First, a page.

Magic Finger: Robot Digit Can Tell What It Touches
Researchers created this robotic finger, which can stroke a material and identify what it is.
CREDIT: From "Robots Get a Feel for the World" by USC Viterbi on Vimeo
Two researchers have created a slightly squishy, life-size robotic finger that can identify materials by touch. The unique technology in the finger might someday give prosthetic hands a sense of touch, or help people judge the textures of consumer products in factories.
"I'm excited because it's a new class of device," Gerald Loeb, a physician who teaches biomedical engineering at the University of Southern California and one of the finger's creators, said in a USC interview.
The finger, named BioTac, has a hard core of sensors covered first in a layer of incompressible liquid and then a layer of rubbery, elastic material. The elastic skin has tiny ridges stamped on it, similar to a fingerprint, which help transmit vibrations to the sensors in the device's core. The liquid-and-skin layering makes BioTac a bit soft, but mostly firm, so it "mimics human finger pads," according to a paper Loeb and his colleague published yesterday (June 18) in the journal Frontiers in Neurobiotics.
The sensors inside the finger are able to detect force, vibrations and temperature. (The paper's researchers studied only vibrations.) Human fingers also feel for textures in part by interpreting how the skin vibrates against a surface when the finger is dragged along it. Large vibrations mean something rough, while no vibrations means something smooth, such as glass. [9 Cyborg Enhancements Available Right Now ]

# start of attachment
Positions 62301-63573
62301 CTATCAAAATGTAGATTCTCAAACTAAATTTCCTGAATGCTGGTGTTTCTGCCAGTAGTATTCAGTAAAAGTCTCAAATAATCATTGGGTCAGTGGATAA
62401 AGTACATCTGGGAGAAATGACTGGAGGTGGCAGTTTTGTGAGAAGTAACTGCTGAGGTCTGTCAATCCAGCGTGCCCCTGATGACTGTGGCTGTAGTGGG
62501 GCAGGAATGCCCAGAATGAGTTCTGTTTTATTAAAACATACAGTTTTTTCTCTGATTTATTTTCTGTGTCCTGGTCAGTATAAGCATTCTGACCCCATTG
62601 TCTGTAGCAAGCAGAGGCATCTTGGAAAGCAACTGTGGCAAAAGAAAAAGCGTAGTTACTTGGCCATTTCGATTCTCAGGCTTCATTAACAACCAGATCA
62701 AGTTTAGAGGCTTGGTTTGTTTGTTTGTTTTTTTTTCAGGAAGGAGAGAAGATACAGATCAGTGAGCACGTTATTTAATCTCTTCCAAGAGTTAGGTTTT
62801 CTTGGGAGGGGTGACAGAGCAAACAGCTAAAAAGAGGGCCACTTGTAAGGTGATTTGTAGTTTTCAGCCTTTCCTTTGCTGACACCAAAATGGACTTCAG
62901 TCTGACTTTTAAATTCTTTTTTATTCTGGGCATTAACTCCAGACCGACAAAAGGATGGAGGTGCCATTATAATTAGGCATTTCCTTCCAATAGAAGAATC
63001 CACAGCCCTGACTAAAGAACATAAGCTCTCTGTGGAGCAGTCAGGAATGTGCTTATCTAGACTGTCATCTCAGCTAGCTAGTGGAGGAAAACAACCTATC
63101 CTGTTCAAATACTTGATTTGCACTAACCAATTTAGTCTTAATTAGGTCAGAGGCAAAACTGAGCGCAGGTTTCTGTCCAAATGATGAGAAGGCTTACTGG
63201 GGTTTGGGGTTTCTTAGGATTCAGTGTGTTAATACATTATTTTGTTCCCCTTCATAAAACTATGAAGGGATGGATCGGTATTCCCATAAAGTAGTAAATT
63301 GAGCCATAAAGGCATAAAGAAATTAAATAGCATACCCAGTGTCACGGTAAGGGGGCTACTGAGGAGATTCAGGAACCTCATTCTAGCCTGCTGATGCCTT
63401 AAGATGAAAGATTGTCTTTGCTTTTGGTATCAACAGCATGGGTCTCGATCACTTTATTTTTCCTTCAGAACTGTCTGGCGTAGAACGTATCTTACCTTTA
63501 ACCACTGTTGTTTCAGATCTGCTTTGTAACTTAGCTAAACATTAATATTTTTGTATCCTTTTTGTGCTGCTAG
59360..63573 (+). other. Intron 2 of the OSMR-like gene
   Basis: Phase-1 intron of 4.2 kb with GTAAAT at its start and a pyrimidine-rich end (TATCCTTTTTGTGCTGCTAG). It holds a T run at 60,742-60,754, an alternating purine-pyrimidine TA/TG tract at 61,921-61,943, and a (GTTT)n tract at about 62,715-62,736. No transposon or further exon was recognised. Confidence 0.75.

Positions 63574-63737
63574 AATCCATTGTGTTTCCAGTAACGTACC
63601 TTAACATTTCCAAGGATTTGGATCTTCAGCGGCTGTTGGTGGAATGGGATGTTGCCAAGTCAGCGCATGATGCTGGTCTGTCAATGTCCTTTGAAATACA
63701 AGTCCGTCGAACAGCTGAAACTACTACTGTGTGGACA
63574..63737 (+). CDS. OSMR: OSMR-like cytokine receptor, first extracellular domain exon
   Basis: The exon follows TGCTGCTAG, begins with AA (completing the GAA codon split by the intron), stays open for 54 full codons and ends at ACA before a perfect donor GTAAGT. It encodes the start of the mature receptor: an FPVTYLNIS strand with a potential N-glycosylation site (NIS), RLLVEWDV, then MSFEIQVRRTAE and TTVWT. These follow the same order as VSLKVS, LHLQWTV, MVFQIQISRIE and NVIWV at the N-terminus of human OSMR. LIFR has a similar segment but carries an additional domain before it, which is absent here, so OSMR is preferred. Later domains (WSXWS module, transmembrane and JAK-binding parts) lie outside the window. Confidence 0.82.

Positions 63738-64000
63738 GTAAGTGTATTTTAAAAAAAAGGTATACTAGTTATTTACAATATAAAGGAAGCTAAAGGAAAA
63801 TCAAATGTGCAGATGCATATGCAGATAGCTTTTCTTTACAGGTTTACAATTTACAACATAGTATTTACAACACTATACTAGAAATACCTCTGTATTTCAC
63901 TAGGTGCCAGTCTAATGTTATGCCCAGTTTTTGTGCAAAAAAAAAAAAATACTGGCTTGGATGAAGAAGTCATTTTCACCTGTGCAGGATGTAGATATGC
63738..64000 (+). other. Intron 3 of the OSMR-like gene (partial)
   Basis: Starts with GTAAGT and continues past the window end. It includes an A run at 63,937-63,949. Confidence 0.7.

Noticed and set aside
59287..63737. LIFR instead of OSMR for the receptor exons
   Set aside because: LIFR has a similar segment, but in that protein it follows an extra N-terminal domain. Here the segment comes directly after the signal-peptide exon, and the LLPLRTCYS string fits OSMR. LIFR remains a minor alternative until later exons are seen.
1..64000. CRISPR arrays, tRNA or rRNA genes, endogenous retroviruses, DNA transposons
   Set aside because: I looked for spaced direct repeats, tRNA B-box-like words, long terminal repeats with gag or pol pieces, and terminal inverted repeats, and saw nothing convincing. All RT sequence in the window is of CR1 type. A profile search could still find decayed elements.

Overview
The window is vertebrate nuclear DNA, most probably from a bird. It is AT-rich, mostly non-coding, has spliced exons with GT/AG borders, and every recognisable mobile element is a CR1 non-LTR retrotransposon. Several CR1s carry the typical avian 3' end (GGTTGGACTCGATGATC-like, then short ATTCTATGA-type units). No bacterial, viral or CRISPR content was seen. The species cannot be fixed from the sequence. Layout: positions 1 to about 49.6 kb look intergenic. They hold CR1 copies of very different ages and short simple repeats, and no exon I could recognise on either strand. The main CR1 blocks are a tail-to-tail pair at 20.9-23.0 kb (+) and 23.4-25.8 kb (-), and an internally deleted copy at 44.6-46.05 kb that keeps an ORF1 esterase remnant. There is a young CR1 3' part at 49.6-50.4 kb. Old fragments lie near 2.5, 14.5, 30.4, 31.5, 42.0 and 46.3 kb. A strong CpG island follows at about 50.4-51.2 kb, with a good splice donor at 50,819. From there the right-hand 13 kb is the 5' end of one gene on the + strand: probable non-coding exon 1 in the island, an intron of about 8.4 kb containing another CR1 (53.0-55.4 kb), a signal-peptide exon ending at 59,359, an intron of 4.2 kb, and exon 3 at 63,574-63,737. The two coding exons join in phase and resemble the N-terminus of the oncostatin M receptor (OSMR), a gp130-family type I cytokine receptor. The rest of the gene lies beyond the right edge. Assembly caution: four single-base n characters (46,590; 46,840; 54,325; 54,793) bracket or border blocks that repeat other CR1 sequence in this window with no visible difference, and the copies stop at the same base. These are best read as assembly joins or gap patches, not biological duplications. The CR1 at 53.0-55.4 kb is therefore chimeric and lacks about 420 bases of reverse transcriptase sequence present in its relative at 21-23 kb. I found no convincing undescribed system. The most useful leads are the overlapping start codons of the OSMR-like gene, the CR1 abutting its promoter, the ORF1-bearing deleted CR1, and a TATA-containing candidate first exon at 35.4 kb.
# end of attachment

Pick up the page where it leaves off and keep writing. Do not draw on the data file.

Loeb and his colleague Jeremy Fishel, an engineer, gathered squares of 117 materials such as paper, glass and carpet, which they bought in art supply, fabric and hardware stores. They rigged their robotic finger to a lever controlled by a computer program they wrote. They then had the program drag the finger over each material, applying different forces and speeds. The computer program "learned" each sample, creating a 117-texture database in its memory.
Afterward, they tested the program, giving it one of the 117 textures at random. The program used what it learned during the training phase to choose at what speed and pressure to touch a sample to test it. After an average of five finger-drags per texture, the program correctly identified samples 95 percent of the time. When asked to distinguish between two similar textures that human volunteers couldn't tell apart, the program was 99 percent accurate.
Discerning textures is an important part of the normal functioning of hands, so the robotic finger's abilities may make it especially helpful in prosthetics. "If you can't feel what you're touching, it slips, you can't identify things," Loeb said. "By adding tactile sensing to prosthetic hands, we can overcome that problem."